Continents of garbage adrift in oceans and nobody is working on it

clipped from www.canada.com

As much as 10 per cent of plastics produced end up inside giant marine vortexes

The best-known patch, known by some as the Great Pacific Ocean Garbage Patch, consists of an estimated 100 million tonnes of plastic debris that has accumulated inside a circular vortex of currents known as the North Pacific gyre. Environmentalists call it the Pacific Trash Vortex.

It is estimated to be anywhere from 700,000 square kilometres -- an area larger than Alberta -- up to 15 million square kilometres (the size of two Australias), depending on how it is measured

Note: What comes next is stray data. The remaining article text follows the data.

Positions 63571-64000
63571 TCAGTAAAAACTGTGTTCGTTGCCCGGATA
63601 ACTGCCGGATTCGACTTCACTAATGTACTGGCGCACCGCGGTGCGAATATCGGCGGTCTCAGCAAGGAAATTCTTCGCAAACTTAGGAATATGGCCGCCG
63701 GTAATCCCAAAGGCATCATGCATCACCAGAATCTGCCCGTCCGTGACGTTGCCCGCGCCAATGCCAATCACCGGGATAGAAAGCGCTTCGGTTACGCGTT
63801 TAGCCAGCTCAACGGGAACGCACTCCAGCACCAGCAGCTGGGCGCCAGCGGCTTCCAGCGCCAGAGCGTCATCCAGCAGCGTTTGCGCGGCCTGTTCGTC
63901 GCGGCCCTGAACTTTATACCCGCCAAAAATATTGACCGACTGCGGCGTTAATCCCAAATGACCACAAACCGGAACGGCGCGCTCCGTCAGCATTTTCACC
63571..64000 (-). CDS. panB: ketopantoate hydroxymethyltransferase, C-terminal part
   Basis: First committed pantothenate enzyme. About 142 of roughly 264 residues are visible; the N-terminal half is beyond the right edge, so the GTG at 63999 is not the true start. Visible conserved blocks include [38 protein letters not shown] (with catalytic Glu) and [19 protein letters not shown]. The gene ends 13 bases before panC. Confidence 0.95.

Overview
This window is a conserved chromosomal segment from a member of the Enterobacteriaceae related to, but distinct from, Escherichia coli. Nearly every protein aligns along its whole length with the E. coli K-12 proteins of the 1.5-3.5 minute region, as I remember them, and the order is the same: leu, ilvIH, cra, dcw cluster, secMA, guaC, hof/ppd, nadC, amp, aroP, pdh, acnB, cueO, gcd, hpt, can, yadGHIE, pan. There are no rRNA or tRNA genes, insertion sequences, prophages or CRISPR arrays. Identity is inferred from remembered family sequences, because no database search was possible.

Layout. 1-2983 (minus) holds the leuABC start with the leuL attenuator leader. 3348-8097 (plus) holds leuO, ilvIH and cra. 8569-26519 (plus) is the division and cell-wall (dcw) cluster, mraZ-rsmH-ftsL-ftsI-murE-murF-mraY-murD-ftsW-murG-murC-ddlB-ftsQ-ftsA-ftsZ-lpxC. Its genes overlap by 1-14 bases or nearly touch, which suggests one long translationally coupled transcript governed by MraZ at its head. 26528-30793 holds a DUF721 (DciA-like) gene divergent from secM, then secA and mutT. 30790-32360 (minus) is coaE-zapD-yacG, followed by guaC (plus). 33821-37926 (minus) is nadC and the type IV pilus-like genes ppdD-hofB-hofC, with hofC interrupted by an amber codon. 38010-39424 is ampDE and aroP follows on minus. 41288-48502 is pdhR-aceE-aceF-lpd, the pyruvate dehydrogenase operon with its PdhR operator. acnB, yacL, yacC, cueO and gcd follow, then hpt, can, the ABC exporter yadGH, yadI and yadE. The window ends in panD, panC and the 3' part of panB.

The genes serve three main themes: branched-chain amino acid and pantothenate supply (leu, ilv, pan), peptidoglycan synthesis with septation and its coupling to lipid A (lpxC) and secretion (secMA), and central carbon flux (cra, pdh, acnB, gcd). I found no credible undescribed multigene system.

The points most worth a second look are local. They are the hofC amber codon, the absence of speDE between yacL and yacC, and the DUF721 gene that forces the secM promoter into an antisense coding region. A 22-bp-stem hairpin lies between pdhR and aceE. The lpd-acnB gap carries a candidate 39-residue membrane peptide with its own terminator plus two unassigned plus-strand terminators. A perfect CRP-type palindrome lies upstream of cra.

An estimated 100,000 marine mammals die each year from eating or being entangled in debris -- mostly plastic -- in the North Pacific alone. Hence the vortex's other nickname: the Plastic Killing Fields.

Ocean currents and winds are slowly bringing debris -- estimated to be 10 per cent of the world's plastic production -- to the centre of five major ocean gyres in the North and South Atlantic, North and South Pacific and the Indian Oceans


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